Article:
Friday, June 25, 2010

Viacom v. Google

My new modem arrived and is now installed so I'm back in business. Sorry for the disruption.

On Wednesday, U.S. District Court Judge Louis Stanton ruled on the Viacom v. YouTube & Google copyright infringement case. To the surprise of many, the judge ruled in favor of Google and YouTube.

Let's talk about the case. Viacom, which owns Paramount Pictures, MTV Films and Nickelodeon Movies, sued YouTube (and its parent company Google) in March, 2007, claiming:
YouTube has harnessed technology to willfully infringe copyrights on a huge scale, depriving writers, composers and performers of the rewards they are owed for effort and innovation, reducing the incentives of America's creative industries, and profiting from the illegal conduct of others as well. Using the leverage of the Internet, YouTube appropriates the value of creative content on a massive scale for YouTube's benefit without payment or license.
Google bought YouTube in 2006 and immediately set about negotiating deals with the entertainment companies whose material kept appearing on YouTube as content. I reported on their progress, as well as the difficulties they were having in negotiating with Viacom in a post in May, 2007 here:
In early February, talks broke down between Google, YouTube and Viacom. Six weeks later, on March 13th, Viacom sued both YouTube and Google in New York's U.S. District Court for more than $1 billion dollars, citing widespread copyright infringement.
CNET News quoted a legal expert in a March 13, 2007 story here:
"Although legitimate copyright concerns come into play, Viacom's action is 'probably about a large company that would prefer the old status quo, where they had most of the control (over their content distribution), and they didn't cede it to companies like YouTube and Google,' said Jeffrey Lindgren, an intellectual-property lawyer at Morgan Miller Blair in San Francisco."
In my blog post I mentioned earlier, I quoted an article in Tech News World:
"Google claimed that Viacom's allegations of copyright infringement were without merit because You Tube is protected by one or more of the DMCA Safe Harbor provisions."
The Digital Millennium Copyright Act (DMCA) was signed into law on October 28, 1998. It provides "safe harbor" for online service providers, including ISPs, against copyright liability if they block access or remove copyright-infringing material once they are notified of a copyright infringement claim.

Viacom responded that YouTube didn't qualify for safe harbor protection. They claimed that YouTube was set up to profit from copyright infringement. Here is another quote from their filing:
YouTube deliberately built up a library of infringing works to draw traffic to the YouTube site, enabling it to gain a commanding market share, earn significant revenues, and increase its enterprise value.
On March 19, 2010, three months before Judge Stanton ruled, CNET posted a great article titled "Reasons to Care About Viacom v. Google (FAQ)." Here is an excerpt:
Sharing music and video on the Internet was once a free-for-all, but a decision against Google and YouTube is a sign that the taming of the Web is under way ... If Google is held responsible for taking down content before receiving a notification from a copyright owner ... [t]hey would have to review everything that people attempted to post before it was published, sending costs skyrocketing and clogging the content pipeline. It would virtually paralyze them.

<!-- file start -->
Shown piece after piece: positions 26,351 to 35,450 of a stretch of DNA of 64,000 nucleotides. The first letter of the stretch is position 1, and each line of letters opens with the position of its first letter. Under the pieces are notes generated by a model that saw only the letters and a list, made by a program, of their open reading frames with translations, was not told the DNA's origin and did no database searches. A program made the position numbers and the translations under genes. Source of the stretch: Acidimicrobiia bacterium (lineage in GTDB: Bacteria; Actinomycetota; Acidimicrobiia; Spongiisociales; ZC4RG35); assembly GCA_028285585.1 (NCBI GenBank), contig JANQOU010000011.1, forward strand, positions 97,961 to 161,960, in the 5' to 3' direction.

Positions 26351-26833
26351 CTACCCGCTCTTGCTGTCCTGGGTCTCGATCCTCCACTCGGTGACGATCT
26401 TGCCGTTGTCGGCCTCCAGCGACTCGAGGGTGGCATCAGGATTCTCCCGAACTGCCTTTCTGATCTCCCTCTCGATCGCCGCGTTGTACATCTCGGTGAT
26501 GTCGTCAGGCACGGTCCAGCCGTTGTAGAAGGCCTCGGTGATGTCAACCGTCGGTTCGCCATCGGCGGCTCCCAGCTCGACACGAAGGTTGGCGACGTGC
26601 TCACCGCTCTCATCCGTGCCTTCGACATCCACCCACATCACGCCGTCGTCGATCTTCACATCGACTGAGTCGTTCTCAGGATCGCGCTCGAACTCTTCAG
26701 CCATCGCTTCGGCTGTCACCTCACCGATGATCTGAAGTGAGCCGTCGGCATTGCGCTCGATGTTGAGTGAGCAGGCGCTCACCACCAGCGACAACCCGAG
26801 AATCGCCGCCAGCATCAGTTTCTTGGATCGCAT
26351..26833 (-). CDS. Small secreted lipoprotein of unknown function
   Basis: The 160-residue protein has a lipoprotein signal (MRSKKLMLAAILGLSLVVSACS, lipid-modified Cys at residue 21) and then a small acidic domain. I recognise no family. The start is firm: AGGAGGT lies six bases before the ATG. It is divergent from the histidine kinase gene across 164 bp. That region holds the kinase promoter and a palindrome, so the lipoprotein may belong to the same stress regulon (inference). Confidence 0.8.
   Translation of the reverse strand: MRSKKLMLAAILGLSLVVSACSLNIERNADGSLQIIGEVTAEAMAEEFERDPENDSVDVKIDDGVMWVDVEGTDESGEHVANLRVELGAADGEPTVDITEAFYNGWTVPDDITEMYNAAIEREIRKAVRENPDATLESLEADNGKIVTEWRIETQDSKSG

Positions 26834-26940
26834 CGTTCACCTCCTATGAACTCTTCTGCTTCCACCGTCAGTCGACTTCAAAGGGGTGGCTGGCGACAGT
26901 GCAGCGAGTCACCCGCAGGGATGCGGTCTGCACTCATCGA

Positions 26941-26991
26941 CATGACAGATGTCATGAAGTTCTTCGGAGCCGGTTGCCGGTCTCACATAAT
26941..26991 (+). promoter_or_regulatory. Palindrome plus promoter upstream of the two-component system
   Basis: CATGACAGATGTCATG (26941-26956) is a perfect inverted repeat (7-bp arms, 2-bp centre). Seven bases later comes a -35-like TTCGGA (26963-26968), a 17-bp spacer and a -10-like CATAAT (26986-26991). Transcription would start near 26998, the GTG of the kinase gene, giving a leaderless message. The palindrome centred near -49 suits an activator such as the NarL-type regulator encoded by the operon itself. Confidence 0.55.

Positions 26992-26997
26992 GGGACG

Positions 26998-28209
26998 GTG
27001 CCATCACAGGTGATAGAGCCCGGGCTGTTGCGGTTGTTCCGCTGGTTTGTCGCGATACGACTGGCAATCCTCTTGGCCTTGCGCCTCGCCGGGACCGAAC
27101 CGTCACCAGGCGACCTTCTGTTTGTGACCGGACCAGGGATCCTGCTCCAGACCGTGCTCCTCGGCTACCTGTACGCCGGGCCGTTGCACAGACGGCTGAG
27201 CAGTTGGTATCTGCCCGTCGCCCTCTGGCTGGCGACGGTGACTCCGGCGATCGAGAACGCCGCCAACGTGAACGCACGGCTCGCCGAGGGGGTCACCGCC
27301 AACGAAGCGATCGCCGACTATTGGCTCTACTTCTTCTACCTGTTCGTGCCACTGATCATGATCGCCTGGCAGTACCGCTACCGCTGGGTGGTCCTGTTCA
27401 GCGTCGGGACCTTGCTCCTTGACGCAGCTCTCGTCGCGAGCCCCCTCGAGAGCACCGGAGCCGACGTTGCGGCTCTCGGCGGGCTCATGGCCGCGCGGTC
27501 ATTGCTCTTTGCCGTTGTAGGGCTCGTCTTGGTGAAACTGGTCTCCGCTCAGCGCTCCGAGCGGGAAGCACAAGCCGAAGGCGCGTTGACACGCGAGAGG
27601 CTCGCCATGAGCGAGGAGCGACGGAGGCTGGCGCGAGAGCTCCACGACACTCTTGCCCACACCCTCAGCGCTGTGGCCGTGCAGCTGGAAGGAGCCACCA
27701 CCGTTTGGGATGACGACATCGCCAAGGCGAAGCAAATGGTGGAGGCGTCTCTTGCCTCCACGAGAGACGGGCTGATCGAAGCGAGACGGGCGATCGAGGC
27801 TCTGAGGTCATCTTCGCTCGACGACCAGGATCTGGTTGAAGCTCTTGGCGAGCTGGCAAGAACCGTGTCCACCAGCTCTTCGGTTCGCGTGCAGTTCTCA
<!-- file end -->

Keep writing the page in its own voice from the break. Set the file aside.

Go here to read the entire CNET article.

Apparently Judge Stanton agreed with Google's reasoning. He didn't even let the case go to trial. Instead, he granted Google's request for a summary judgment. Yesterday's Publishers Weekly reported:
In strong language, the court found that YouTube does qualify for protection from the potentially infringing acts of users under the safe harbor provision of the Digital Millennium Copyright Act (DMCA). And, in something of a rebuke to Viacom, the court actually praised Google for its handling of infringement complaints.
Here's an excerpt from the judge's decision:
Indeed, the present case shows that the DMCA notification regime works efficiently: when Viacom over a period of months accumulated some 100,000 videos and then sent one mass take-down notice on February 2, 2007, by the next business day YouTube had removed virtually all of them.
By promptly removing the copyrighted content after receiving a take-down notice, YouTube afforded itself protection under the safe harbor provision of the DMCA.

On the Official Google Blog here, Kent Walker, Google's Vice President and General Counsel, had this to say about the decision:
This is an important victory not just for us, but also for the billions of people around the world who use the web to communicate and share experiences with each other.
Obviously Viacom feels differently and has already started the appeal process. Michael Fricklas, Viacom's Executive Vice President and General Counsel, issued a statement here that said:
We are disappointed with the judge's ruling, but confident we will win on appeal.

Copyright protection is essential to the survival of creative industries. It is and should be illegal for companies to build their businesses with creative material they have stolen from others ...

This case has always been about whether intentional theft of copyrighted works is permitted under existing law and we always knew that the critical underlying issue would need to be addressed by courts at the appellate levels. Today's decision accelerates our opportunity to do so.


Tara Maya said...

Do you think the decision went the right way? Do you think this will affect authors?

Maya Reynolds said...

Tara: Thanks for your question.

I'll make that the subject for Monday's post.